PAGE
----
Good Manners- Why They Matter

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By Ken Chapman, Ph.D
Ken Chapman & Associates, Inc.
Did you know that polite executives are more in demand these days than abrasive ones? That’s a switch from earlier years when greed was big and barreling over the opposition was the way to go. Basic things don’t change that much, but it’s become a matter of how you do it. Verbal polish counts. Soft-spoken executives get more respect than the leftover “Masters of the Universe” who populated Tom Wolfe’s novel Bonfire of the Vanities.
You don’t have to pull out your mother’s copy of Amy Vanderbilt, wear a hat and white gloves to work, or make a dress-for-success fashion statement. You should, however, review the little things that make a good impression on other people.
Be polite. Say “good morning” and “good night” to co-workers, from your boss to the mail room clerk. Smile. Offer to get a colleague coffee if you’re going out to get some for yourself.
Watch your table manners. Don’t smack your lips or slurp your soup. If you can’t tell a salad fork from a fish fork, look it up in a book. Don’t be ostentatious. The times aren’t right. Ivan Boesky used to order everything on a menu, taste a few dishes, decide which one he liked and sent the rest back. That’s too tacky for words.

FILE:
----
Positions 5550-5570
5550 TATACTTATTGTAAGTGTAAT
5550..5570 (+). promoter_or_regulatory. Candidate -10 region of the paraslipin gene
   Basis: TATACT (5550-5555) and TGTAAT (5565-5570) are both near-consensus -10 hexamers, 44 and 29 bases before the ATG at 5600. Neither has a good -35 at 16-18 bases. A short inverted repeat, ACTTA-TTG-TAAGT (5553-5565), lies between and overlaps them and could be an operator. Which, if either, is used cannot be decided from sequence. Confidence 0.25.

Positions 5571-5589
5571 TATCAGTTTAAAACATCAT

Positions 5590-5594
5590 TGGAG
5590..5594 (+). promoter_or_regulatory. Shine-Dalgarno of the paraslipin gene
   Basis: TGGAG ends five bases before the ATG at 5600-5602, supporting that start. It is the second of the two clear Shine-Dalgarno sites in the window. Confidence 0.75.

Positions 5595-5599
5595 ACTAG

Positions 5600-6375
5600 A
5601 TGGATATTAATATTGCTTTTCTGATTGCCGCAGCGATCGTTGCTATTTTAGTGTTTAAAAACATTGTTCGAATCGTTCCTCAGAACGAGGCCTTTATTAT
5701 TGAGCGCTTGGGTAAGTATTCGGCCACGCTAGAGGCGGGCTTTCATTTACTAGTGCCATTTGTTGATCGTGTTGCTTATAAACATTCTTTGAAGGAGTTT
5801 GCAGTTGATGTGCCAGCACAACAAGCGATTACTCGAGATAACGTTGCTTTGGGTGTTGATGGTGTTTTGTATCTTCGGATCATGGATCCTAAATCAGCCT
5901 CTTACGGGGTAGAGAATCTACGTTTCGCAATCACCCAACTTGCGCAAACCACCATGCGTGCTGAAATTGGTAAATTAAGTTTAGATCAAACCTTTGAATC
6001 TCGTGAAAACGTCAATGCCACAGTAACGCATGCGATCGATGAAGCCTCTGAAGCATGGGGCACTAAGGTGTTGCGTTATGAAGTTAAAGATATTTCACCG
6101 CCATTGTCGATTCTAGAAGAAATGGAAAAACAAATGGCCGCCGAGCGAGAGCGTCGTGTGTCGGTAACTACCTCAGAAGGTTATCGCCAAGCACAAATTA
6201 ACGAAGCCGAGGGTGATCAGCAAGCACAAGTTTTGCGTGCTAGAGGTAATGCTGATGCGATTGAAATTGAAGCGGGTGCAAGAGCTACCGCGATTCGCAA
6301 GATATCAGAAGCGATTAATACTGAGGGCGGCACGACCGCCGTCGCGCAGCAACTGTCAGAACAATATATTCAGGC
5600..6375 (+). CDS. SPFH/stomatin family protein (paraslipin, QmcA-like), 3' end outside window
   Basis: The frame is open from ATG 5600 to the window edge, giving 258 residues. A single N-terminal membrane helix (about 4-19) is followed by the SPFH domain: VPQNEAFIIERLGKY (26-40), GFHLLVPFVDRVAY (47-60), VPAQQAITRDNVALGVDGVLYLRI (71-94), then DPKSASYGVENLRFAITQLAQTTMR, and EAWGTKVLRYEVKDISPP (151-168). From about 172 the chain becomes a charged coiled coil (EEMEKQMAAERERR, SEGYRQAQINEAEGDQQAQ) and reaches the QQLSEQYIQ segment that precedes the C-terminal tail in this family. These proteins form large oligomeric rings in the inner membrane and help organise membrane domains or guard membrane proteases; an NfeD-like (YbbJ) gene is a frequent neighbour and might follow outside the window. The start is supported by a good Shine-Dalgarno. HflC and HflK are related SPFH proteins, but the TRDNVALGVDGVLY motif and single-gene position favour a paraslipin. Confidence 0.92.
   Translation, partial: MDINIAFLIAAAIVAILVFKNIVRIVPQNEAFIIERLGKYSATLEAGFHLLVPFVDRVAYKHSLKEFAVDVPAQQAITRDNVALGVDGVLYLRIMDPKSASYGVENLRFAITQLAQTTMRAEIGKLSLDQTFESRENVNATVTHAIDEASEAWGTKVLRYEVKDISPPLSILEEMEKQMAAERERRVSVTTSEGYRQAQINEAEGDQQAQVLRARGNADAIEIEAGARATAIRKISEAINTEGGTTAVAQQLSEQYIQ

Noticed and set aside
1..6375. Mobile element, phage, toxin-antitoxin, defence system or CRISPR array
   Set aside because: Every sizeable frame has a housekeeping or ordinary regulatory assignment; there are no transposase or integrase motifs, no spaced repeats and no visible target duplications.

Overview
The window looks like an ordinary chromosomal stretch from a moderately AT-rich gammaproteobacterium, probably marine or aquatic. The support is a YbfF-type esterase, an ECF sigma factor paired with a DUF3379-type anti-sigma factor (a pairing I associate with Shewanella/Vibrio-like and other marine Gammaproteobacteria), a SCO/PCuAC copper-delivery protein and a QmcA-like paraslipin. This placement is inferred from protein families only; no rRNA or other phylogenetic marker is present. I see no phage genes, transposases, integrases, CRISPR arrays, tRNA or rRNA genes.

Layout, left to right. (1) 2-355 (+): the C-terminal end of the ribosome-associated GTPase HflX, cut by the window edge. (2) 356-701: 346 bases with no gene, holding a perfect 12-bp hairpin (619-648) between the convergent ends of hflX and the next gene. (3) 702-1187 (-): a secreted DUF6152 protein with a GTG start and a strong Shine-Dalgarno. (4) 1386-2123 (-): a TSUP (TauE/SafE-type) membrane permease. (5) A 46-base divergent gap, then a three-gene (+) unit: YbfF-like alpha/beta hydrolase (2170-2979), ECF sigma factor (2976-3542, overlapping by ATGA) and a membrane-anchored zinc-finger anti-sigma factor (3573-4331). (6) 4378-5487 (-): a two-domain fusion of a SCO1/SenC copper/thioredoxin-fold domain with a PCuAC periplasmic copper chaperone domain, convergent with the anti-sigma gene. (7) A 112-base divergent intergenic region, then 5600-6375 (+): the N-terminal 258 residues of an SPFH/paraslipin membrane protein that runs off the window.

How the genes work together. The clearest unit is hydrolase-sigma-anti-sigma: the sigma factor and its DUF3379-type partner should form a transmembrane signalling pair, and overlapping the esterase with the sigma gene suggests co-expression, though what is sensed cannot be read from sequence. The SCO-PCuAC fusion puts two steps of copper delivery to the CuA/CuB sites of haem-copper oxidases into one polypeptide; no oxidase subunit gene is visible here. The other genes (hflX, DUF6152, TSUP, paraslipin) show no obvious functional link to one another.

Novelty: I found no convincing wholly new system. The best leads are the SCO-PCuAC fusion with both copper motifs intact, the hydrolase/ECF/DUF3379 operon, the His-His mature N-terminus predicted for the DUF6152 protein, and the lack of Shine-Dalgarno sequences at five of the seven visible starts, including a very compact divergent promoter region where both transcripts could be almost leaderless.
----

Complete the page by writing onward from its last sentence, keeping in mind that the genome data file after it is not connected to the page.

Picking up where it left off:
Remember people’s birthdays, anniversaries, and other special occasions. Ask about spouses and children. Show some interest in your peers’ personal lives. One problem with business is that you get to know only one side of your co-workers. With a little effort, you can get to know more and make others feel good that you care enough to ask.
Notice things about people such as hair cuts, clothes, suntans, pallor, and weight loss. Don’t tell the local fatty he’s just gained another twenty pounds, especially if it’s true. That’s unkind and it isn’t funny.
Lay off nasty humor. That worked in the past when people were more self-confident, less sensitive and more willing to laugh at themselves. Now they’re afraid that your latest crack means they’re being shown the door.

In this edgy business climate, the little things count for a lot. The front office knows it has a morale problem and often can’t do much about it. Sales are lousy. Layoffs and downsizings are commonplace so any executive who makes the effort to show good manners to others will get high marks for himself.

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For over 30 years Ken Chapman & Associates, Inc. has been making a measurable difference in the corporate cultures of American businesses and in the lives of their employees. KC&A’s value equation is “Committed to People, Profit, and More.”

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